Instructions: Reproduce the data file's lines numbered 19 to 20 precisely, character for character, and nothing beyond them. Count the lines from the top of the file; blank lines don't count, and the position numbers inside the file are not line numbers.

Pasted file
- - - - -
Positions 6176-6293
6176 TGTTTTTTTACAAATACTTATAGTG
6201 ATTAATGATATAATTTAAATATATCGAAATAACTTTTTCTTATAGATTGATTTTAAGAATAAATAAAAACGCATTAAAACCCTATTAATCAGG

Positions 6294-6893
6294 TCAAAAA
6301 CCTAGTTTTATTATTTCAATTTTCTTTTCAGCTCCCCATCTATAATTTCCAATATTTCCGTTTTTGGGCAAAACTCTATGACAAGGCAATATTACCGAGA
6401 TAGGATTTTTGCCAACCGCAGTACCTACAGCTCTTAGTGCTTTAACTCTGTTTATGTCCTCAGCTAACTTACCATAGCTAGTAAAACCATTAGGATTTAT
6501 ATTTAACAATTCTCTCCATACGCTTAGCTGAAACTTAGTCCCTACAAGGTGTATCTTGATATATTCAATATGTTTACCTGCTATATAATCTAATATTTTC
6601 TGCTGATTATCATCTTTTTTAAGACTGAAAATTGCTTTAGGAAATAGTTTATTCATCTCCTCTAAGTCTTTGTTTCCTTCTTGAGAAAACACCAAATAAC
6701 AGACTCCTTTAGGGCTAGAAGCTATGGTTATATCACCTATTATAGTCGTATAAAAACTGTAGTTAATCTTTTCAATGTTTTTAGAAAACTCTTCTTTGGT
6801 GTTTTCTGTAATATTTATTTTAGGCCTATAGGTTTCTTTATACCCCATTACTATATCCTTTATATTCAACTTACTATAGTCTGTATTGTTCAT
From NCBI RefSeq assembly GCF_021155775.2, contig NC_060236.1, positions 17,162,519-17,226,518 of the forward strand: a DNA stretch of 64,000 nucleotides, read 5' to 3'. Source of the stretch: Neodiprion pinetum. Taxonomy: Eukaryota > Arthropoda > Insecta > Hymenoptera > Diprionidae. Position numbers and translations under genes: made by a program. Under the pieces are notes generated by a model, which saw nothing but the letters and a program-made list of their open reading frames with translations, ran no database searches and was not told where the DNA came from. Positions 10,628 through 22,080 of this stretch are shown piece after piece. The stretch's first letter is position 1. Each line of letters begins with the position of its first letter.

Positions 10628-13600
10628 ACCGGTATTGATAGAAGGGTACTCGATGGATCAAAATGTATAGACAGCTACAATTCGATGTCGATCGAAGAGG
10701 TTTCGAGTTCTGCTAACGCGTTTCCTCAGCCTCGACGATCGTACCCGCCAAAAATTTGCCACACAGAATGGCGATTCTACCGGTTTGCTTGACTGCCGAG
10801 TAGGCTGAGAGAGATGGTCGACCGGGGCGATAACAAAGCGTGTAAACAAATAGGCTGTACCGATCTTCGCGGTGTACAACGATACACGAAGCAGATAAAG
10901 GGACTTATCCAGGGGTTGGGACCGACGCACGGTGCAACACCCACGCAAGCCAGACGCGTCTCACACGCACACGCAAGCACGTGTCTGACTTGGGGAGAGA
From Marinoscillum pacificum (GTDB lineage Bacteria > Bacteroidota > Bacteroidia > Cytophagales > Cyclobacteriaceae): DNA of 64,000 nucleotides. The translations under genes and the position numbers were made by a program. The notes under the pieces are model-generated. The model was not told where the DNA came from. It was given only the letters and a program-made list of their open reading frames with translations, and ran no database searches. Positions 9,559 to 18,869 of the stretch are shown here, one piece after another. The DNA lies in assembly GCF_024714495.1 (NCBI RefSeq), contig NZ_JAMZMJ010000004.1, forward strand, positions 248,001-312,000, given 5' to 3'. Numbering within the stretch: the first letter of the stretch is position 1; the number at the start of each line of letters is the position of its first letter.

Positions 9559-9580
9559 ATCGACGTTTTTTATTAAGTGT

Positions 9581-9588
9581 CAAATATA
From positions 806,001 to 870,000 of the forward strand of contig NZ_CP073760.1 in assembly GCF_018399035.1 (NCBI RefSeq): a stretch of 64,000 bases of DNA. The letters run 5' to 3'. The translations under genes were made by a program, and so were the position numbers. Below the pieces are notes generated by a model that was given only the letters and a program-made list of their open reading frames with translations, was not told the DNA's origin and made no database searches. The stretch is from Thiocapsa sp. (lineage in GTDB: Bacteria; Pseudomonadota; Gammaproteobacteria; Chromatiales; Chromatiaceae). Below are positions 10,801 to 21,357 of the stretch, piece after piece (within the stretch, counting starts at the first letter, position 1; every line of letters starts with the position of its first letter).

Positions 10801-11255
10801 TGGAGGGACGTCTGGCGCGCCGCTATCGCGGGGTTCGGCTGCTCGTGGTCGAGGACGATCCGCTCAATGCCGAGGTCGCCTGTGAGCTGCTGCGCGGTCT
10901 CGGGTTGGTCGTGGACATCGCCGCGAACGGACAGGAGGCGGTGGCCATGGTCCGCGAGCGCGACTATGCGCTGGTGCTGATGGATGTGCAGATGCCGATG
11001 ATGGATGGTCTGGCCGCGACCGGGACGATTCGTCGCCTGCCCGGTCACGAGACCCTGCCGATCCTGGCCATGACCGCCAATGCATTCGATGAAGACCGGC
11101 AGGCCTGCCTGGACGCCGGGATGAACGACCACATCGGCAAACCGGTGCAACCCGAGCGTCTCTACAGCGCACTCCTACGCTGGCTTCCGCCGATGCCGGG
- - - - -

Positions 9559-9580
9559 ATCGACGTTTTTTATTAAGTGT